We need a medical professional

in charge of NHS – not politicians

It’s all coming out now – thanks to 100,000 leaked WhatsApp exchanges, showing that the then Health Minister, Matt Hancock, rejected official guidance from Prof. Sir Chris Witty (the Government’s own Chief Medical Officer), to test all patients going into English care homes for Covid-19. With horrific consequences.

Which poses the question, who had time to send all those messages?  My back-of-an-envelope calculation shows these must have taken thousands of expensive Ministerial hours to compose – what was Hancock doing with that time (er… carrying on an affair?).

No doubt these revelations will mean the official coronavirus inquiry will be minutely scrutinised;  I for one would like to know just what Ministers do with their time when they should be doing their job.

Somehow, instead of trained health professionals running our health service, we have ended up with career politicians.    For the record, since 1999 these political  Ministers in charge have been:  Alan Milburn, John Reid, Patricia Hewitt, Alan Johnson, Andy Burnham, Andrew Lansley, Jeremy Hunt, Matt Hancvosk, Sajid Javid,  Steve Barclay, Therese Coffey, and Barclay again; 12 changes of Minister.

How on earth can anyone be expected to run such an enormous and important service as the NHS if you are in post for 2 years or less? And how can a politician parachuted into this top job be expected to grasp the complexities of today’s healthcare overnight?

Currently, Hancock is fighting claims that whilst serving as Health Secretary, he rejected advice to give coronavirus tests to all residents going into English care homes,

His spokesman said a report claiming he rejected clinical advice on care home testing was “flat wrong” because he was told it was “not currently possible” to carry out the tests.

The aide alleged the messages leaked by journalist Isabel Oakeshott, who was handed them by Mr. Hancock while she worked on his “Pandemic Diaries” memoir, have been “spun to fit an anti-lockdown agenda”.

Which begs the question, when Oakeshott was writing a book, which presumably would benefit Hancock’s (and her) income, surely she should not have been allowed. access to government papers?

It’s all developing into a horrendous nightmare and only goes to show that politicians can’t be expected to run a nation’s health service if they treat supposedly secret documents in such a cavalier fashion.  Imagine the scandal if a Consultant used 100,000 patient records to help a ghostwriter write their autobiography.

At Prime Minister’s Questions, Sir Keir Starmer said  “Families across the country will look at this, and the sight of politicians writing books portraying them as heroes will be an insulting and ghoulish spectacle for them.”

And the book?

I confess I refused to add to Hancock’s income so haven’t bought it.  But others viewed it as an attempt by Hancock to rehabilitate his reputation after he resigned as Health Secretary over breaching social distancing guidance by kissing a colleague.

Last year, he said he t would not be standing as an MP at the next general election, after receiving criticism for flying halfway across the world and taking time out to take part in the reality TV show ‘I’m a Celebrity… Get Me Out of Here!’  One wonders how he found time to carry out his MP Constituency work.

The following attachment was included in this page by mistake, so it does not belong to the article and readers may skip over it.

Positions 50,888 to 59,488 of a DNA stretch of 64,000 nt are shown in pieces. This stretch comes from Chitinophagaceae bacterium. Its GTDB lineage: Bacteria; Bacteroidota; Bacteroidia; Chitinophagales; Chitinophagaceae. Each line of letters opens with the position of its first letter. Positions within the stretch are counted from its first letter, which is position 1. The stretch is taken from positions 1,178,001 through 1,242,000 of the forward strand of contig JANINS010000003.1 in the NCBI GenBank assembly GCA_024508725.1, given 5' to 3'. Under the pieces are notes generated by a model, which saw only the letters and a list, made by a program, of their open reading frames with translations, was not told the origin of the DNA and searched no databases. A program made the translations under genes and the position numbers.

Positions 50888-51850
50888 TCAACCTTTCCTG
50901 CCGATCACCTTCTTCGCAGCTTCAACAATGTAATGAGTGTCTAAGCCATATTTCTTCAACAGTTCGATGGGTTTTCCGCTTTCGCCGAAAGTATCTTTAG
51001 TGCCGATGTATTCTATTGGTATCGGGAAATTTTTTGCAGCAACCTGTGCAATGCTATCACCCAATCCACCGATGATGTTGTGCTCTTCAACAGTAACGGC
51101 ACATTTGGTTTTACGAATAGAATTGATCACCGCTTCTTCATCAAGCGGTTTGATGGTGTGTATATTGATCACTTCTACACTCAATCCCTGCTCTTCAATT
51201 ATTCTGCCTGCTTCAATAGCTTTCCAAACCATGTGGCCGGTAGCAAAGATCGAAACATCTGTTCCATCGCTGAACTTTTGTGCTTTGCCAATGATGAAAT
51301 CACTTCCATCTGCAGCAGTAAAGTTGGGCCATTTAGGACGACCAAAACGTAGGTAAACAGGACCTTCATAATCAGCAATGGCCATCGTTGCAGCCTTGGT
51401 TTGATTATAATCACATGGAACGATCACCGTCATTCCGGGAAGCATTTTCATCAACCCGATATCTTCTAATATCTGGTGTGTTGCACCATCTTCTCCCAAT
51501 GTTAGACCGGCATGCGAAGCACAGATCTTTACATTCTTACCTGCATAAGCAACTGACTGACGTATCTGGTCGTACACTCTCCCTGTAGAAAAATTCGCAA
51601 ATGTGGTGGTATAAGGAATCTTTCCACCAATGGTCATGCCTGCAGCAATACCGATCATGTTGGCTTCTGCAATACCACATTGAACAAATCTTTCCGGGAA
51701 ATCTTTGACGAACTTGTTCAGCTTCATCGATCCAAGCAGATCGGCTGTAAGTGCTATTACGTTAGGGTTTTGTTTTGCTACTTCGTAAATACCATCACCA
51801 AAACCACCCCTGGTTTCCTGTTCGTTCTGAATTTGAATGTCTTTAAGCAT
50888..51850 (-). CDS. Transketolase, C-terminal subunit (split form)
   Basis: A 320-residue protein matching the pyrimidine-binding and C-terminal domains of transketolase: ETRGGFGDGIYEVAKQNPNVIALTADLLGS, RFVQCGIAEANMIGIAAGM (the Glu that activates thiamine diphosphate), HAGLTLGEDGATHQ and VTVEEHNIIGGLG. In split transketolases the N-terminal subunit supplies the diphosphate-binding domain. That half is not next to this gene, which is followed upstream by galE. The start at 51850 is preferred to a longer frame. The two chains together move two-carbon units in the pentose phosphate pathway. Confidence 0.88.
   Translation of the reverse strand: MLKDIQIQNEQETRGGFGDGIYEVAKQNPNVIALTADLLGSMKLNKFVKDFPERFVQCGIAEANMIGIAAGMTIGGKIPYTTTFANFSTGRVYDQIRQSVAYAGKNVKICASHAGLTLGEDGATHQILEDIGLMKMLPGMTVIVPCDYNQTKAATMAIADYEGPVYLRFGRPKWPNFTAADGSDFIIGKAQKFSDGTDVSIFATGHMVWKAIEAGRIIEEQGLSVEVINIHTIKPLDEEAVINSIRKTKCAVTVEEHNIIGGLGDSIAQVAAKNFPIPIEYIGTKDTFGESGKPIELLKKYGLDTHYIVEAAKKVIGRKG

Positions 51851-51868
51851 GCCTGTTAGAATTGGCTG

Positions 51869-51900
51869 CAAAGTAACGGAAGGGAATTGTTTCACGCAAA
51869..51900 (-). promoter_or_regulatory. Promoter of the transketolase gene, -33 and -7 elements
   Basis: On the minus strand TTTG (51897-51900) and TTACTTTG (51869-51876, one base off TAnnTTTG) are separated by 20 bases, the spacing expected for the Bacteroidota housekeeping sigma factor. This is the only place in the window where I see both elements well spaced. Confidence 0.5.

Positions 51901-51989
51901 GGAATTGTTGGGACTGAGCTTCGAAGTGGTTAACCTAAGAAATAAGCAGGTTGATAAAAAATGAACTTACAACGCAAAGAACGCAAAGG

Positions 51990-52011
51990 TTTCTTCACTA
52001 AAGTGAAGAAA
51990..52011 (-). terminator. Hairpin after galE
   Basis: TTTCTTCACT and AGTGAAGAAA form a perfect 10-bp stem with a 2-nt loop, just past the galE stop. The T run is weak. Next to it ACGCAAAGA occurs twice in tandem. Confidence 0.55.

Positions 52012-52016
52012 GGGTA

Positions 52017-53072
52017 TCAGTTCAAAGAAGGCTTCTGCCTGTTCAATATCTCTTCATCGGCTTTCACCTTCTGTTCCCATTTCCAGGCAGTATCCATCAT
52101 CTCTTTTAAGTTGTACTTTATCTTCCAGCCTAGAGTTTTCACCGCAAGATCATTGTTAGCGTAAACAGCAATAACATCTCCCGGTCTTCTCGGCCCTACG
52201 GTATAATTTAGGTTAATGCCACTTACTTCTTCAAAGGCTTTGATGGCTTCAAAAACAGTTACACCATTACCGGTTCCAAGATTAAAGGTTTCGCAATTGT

Now, dirty linen is being hung out all over Whitehall, and one dreads what the next revelation will unearth.  Once Politicians, like doctors, were supposed to be ethical and abide by a code.  Today, it seems anything goes.

We even have Boris Johnson, along with others, claiming they didn’t know the laws about lockdown – when they had set them. These laws meant families could not go into care homes to see elderly relatives, whilst Whitehall officials partied in Downing Street – but pretended they did not know they were breaking the laws they set.

What’s next?

Never let it be said the Dept. Health overlooks a chance for self-colorful blue, purple and white balloons isolated on white - Photo, Imagepromotion, and a party,.

The NHS’s seventy-fifth birthday ‘will be celebrated this year (translation = any excuse for a celebration – oblivious to the fact, ‘party’ is probably on the list of banned words, these days.
As the NHS guru Roy Lilley says, “… as part of ‘the celebrations’, the NHS are giving the kiss-of-life to initiatives and ideas. Some that emerged from the Covid pandemic. Including; … a range of volunteer activities that will be introduced to support health and care services and improve patient experience.’  (Er – wasn’t the volunteer rpogramme a bit of a damp squib?)
The idea is as Check in and Chat’ service.‘… volunteers will provide a listening ear and, where appropriate, help patients explore positive changes they could make to their lives, for example, to connect with others, become more physically active or learn new skills or volunteer, and  signpost to other services and support in the community.’
Er – \I thought that Social prescribing was what this was about – and it seems to have been an expensive no-no.
In its inimitable fashion, the Dept. Health has managed to overlook the NHS’s glaring problems, such as waiting lists, etc. etc. Most patients would rather see get an appointment, anf won’t be cheered by photos of a politician ‘celebrating’ in front of a group of medics.
I think Nadra Ahmed from the National Care Association speaks for many, saying she was” Incandescent with rage …….. we’re living with their mistakes”.
Surely it is about time that Whitehall did something, and we taxpayers changed the way the NHS is run?